Transitioning from High School to College Academics

Taking the shock out of the change


Even if you were at the top of your class in high school, you might be in for a shock after your first college exam. At the university level, there are fewer assignments, so every grade counts. But by following a few pointers, you can smoothly make the transition to college-level work.

Scheduling

For starters, create a schedule that sets you up for success. That means that if you’re not a morning person, avoid those 8 a.m. classes. It also means striking a balance between work- or reading-intensive courses and lighter, less time-consuming ones. Also consider taking an elective for a grade—anything from canoeing to belly dancing. In addition to being fun, these classes will “cushion” your GPA.

Success in the Classroom

Go to class. Every day. It sounds like common sense, but when mom’s not there to wake you up, and the professor doesn’t bother taking attendance (many don’t), the temptation to skip class is great. But showing up enables you to make sense of the material and to learn what your professor considers most important. Take thorough notes, but also identify a reliable classmate whose notes you can copy in case you’re ever absent.

Studying

Plan on doing the bulk of work outside of class. Unlike high school teachers, most college professors don’t check homework. Still, they’ll assume that you’ve been following the syllabus and doing the assignments. Stay on top of all reading assignments and review for exams by taking the self-test at the end of each chapter. Many textbooks also come with a CD-ROM or Web address, providing access to chapter outlines and practice tests.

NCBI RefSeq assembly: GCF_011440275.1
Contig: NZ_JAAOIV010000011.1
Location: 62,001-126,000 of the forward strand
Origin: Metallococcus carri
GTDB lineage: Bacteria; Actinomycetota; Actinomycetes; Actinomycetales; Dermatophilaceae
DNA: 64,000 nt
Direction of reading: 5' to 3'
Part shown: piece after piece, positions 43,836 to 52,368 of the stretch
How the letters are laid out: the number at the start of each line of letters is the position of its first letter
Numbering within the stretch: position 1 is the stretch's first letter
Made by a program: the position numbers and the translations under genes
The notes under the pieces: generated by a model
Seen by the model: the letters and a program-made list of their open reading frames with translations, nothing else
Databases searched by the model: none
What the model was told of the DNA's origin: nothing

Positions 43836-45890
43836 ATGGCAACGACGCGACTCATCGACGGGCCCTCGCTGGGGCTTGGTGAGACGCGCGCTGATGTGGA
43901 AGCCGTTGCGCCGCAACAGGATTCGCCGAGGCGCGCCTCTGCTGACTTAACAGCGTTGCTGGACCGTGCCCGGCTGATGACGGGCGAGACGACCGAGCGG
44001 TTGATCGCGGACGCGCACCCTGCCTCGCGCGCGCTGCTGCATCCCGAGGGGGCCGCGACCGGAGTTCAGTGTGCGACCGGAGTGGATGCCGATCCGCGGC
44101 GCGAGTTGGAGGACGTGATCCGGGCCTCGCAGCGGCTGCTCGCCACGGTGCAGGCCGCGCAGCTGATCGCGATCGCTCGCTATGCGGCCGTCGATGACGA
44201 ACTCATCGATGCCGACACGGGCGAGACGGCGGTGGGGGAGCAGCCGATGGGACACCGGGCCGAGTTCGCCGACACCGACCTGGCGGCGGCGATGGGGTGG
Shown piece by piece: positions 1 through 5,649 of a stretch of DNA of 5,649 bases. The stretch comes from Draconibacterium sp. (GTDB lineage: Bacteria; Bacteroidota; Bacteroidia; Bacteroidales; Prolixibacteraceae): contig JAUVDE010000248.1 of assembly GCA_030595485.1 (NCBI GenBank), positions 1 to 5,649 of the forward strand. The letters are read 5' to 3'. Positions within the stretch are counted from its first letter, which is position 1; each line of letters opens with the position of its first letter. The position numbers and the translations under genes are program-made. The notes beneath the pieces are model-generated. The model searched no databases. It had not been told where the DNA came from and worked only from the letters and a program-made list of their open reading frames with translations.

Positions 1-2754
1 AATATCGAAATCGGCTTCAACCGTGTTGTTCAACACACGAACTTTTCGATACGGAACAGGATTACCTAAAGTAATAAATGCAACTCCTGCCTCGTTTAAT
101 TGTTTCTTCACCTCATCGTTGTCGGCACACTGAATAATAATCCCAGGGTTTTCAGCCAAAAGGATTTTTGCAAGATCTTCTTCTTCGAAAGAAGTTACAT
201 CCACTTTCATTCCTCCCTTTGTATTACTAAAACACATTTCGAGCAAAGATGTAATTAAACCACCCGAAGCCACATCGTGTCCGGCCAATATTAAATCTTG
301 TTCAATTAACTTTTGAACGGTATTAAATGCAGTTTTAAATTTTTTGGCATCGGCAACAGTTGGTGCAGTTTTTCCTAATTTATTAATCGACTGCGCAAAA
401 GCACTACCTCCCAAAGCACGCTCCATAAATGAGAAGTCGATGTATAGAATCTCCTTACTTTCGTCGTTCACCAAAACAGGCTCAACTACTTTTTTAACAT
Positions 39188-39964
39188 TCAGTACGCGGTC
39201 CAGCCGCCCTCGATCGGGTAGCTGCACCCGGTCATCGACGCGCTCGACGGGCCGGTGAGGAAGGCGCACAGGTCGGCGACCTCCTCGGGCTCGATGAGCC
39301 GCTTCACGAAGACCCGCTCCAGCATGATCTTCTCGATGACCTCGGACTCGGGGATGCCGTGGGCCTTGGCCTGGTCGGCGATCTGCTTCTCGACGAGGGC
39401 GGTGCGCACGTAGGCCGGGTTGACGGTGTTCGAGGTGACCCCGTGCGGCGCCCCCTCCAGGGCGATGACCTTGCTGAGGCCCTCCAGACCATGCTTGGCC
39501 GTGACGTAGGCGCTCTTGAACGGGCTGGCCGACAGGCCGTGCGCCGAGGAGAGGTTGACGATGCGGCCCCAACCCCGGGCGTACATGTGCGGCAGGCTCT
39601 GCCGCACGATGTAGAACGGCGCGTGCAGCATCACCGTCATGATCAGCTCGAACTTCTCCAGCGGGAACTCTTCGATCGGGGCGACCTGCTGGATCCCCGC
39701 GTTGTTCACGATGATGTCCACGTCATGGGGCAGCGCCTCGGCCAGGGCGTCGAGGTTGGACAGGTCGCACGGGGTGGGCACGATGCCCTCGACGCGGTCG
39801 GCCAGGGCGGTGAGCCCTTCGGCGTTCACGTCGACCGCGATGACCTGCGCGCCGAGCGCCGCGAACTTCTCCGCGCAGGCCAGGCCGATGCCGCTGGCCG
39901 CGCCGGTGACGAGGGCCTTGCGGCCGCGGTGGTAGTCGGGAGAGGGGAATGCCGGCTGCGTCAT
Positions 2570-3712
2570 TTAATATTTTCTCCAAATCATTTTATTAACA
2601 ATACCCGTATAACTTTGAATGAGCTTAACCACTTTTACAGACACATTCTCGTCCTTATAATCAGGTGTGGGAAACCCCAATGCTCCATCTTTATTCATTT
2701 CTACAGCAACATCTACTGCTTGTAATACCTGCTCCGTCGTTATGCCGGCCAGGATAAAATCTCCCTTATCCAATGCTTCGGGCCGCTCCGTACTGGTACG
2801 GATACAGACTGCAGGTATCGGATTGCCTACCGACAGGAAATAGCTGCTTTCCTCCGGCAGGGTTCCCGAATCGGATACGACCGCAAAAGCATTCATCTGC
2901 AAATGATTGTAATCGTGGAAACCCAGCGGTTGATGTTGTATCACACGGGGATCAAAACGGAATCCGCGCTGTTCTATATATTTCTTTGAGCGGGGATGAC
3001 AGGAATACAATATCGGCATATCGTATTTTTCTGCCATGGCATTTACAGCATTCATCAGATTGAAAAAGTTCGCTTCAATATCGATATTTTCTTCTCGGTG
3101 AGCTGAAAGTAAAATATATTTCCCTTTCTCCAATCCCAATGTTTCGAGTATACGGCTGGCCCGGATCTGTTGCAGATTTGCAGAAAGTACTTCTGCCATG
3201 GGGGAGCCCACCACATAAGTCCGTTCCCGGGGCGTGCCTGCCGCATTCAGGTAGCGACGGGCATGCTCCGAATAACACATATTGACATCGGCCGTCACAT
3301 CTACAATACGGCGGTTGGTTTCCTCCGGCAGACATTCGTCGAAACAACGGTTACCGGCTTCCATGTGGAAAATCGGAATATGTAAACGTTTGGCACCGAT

Take studying seriously. You might have coasted through high school on homework and participation points alone, but in most college classes, exams or writing assignments comprise the bulk of your grade. In some cases, your grade may consist of only one or two tests. If you fail one, then your final mark is down to a C, at best. Bottom line: plan on studying. It’s best to head to the library because dorms are notoriously full of distractions.

Getting the Help You Need

If you find yourself struggling in a class, ask for help immediately. Each professor holds office hours, a block of time set aside for addressing student concerns. Many colleges also offer free tutoring, editing, and study-skills workshops. If you have a learning or physical disability, then find out what additional resources and accommodations are at your disposal.

For more tips for successfully transitioning to college-level work, visit these Web sites:

Howtostudy.org offers strategies for memory improvement and advice on studying specific subjects.

Dartmouth University offers a variety of tips on how and where to study, plus aids for concentration and memory.

You can improve your study skills by avoiding these ten common mistakes.


ABOUT THE AUTHOR

This article was written by Dalia Wheatt

Dalia Wheatt is from Cleveland, Ohio. She has worked as an editor, freelance writer, and Spanish teacher.

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